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From the January 21st, 2001 issue of Smart Life News [v8n1]. Copyright (c) 2001. All rights reserved.


GHB Slated for FDA Approval in 2001

On October 2nd of last year, Orphan Medical, Inc. submitted its New Drug Application (NDA) to the FDA for “approval” of its Xyrem brand of GHB. Two weeks later, the FDA granted Orphan Medical’s NDA priority review status, which means that the FDA will decide on its approval within six months of its “acceptance.” On December 4th, the FDA accepted Orphan Medical’s NDA, which places a June 4th, 2001 deadline on GHB approval. According to Orphan Medical’s press release of December 4th, 2000 “the FDA has a goal of reviewing the NDA within a six-month time frame from the October 2, 2000 date of submission.” That means that the FDA could approve GHB by April 2nd of this year.

At the federal level, provisions for GHB’s approval have already been made. Xyrem-brand GHB will become a Schedule-III pharmaceutical once it is approved by the FDA. This means that an ordinary medical prescription will be sufficient to obtain it.

At the state level, there may be legal problems with Xyrem’s approval in states that have placed GHB in Schedule-I or Schedule-II. Some of these states have provisions in their controlled substances acts that automatically exclude any FDA-approved substance from the Schedule-I category, but I do not know whether or not this is universal. If you are in a Schedule-I state, you might want to verify this. In any case, Schedule-II states will still require that all GHB be prescribed in strict accordance with Schedule-II prescription practices. In California, this means a triplicate prescription.

At the present time, Orphan Medical intends to market Xyrem only as a liquid, and this may necessitate the use of antifungal preservatives. Whether or not compounding pharmacies will restock GHB when it gets approved is not known. However, GHB’s federal status as a Schedule-I substance is only temporary, lasting only 12 months (see subsection 2 below), with a possible (optional) six-month extension. The Federal Register notice for GHB was published on March 13th, 2000, so Schedule-I status for GHB should expire at midnight on March 12th, 2001.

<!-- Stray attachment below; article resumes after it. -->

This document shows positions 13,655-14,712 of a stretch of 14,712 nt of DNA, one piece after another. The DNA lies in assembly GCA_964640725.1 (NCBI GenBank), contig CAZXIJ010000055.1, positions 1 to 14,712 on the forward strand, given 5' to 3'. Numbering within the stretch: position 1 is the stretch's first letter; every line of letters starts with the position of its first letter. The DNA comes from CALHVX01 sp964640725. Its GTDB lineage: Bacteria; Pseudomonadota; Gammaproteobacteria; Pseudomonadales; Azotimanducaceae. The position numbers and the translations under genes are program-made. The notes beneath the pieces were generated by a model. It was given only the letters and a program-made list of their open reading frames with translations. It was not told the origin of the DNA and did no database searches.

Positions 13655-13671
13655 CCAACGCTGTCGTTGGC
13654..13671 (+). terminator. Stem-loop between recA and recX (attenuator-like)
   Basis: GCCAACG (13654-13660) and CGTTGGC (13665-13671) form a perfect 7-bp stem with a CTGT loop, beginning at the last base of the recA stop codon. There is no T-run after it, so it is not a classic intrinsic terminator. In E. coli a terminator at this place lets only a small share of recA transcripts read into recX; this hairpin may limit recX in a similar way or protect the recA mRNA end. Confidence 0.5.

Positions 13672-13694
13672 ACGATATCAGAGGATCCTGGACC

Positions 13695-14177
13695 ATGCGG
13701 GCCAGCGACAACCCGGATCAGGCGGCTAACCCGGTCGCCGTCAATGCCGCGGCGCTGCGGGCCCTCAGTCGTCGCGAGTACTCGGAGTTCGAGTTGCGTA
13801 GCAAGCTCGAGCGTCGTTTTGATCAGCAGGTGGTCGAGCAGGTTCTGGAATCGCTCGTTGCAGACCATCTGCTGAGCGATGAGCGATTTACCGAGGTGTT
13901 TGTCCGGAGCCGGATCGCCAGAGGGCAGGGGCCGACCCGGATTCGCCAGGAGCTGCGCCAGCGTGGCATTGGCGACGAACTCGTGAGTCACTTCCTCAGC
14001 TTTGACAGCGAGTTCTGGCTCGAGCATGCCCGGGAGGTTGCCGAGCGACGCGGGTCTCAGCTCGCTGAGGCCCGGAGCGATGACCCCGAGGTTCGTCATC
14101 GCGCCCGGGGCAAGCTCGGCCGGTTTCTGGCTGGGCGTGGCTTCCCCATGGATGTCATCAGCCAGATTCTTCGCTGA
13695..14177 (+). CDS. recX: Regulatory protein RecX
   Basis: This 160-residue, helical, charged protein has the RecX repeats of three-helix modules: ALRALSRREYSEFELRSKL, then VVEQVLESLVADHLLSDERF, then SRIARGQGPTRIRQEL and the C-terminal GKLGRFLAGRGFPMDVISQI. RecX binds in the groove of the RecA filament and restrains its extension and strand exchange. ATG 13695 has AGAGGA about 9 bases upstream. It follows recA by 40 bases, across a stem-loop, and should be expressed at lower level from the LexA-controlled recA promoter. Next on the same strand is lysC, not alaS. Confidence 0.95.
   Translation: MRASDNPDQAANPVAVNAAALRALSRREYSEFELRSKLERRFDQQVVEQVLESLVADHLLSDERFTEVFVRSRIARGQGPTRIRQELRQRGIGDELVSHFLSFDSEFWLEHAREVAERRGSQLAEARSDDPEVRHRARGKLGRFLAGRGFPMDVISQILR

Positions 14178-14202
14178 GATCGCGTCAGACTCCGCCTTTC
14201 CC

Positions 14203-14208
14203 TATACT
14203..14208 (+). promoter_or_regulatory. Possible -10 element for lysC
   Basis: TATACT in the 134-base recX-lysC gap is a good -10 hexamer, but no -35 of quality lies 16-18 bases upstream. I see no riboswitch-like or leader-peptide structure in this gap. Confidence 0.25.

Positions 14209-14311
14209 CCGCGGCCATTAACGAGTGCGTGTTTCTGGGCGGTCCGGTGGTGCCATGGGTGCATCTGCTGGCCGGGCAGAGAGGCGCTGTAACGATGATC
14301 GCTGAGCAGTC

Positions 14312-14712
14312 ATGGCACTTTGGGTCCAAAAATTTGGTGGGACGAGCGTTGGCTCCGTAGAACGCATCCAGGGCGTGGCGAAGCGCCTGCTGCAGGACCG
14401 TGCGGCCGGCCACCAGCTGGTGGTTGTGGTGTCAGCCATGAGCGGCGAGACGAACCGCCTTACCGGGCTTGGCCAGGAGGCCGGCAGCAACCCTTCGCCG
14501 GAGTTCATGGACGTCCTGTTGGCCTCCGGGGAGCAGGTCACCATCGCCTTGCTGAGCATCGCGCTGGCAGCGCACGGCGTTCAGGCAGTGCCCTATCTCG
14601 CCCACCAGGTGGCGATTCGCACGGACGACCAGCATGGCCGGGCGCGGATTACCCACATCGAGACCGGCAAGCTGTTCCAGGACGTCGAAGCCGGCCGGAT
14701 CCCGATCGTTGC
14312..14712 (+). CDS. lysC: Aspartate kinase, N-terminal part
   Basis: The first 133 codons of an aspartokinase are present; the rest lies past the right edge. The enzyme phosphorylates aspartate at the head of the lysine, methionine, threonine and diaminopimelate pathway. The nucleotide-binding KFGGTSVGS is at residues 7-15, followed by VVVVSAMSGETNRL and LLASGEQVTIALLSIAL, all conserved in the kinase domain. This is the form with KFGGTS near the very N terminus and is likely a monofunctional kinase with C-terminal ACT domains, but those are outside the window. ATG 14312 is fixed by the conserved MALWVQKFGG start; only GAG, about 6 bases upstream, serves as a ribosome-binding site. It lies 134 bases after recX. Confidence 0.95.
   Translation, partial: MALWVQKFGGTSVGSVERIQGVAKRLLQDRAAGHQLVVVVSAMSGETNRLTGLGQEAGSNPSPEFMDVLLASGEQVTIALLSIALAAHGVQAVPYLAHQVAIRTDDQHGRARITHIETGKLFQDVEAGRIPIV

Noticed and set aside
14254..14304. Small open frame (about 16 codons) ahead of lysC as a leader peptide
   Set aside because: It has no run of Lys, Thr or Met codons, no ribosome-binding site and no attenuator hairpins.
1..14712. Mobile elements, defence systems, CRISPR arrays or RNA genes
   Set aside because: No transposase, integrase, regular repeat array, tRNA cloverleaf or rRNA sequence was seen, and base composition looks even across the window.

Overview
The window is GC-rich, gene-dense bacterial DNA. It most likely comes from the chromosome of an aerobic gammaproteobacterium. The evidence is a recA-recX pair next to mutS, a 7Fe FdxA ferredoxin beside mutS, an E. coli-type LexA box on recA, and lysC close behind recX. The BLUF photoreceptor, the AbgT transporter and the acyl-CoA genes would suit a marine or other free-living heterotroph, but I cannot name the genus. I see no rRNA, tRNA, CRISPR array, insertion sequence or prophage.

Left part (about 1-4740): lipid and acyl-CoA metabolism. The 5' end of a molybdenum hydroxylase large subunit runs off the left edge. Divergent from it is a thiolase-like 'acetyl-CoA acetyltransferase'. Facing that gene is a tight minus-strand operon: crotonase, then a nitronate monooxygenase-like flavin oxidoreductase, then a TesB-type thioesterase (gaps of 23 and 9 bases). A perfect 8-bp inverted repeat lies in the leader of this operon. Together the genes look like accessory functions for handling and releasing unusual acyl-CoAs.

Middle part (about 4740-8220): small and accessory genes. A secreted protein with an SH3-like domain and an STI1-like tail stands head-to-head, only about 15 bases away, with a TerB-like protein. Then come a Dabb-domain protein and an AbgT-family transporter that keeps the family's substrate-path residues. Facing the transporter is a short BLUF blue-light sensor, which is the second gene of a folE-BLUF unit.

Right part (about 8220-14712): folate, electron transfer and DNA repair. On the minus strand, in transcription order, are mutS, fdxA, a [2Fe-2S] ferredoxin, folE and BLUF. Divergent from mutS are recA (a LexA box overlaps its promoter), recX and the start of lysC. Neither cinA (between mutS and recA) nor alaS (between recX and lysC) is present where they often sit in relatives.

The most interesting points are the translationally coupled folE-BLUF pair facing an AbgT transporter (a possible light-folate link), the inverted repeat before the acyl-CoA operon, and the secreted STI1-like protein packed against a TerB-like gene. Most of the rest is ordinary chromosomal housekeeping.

The Temporary-Scheduling Provision of the Controlled Substances Act

(h) Temporary scheduling of substance in schedule-I to avoid imminent public safety hazard.

(h) (1) If the Attorney General finds that the scheduling of a substance in schedule I [21 USCS Section 812] on a temporary basis is necessary to avoid an imminent hazard to the public safety, he may, by order and without regard to the requirements of subsection (b) relating to the Secretary of Health and Human Services, schedule such substance in schedule I [21 USCS Section 812] if the substance is not listed in any other schedule in section 202 [21 USCS Section 812] or if no exemption or approval is in effect for the substance under section 505 of the Federal Food, Drug, and Cosmetic Act [21 USCS Section 355]. Such an order may not be issued before the expiration of thirty days from--

(h)(1)(A) the date of the publication by the Attorney General of a notice in the Federal Register of the intention to issue such order and the grounds upon which such order is to be issued, and

(h)(1)(B) the date the Attorney General has transmitted the notice required by paragraph (4).

(h)(2) The scheduling of a substance under this subsection shall expire at the end of one year from the date of the issuance of the order scheduling such substance, except that the Attorney General may, during the pendency of proceedings under subsection (a)(1) with respect to the substance, extend the temporary scheduling for up to six months.

(h)(3) When issuing an order under paragraph (1), the Attorney General shall be required to consider, with respect to the finding of an imminent hazard to the public safety, only those factors set forth in paragraphs (4), (5), and (6) of subsection (c), including actual abuse, diversion from legitimate channels, and clandestine importation, manufacture, or distribution.

(h)(4) The Attorney General shall transmit notice of an order proposed to be issued under paragraph (1) to the Secretary of Health and Human Services. In issuing an order under paragraph (1), the Attorney General shall take into consideration any comments submitted by the Secretary in response to a notice transmitted pursuant to this paragraph.

(h)(5) An order issued under paragraph (1) with respect to a substance shall be vacated upon the conclusion of a subsequent rulemaking proceeding initiated under subsection (a) with respect to such substance.

(h)(6) An order issued under paragraph (1) is not subject to judicial review.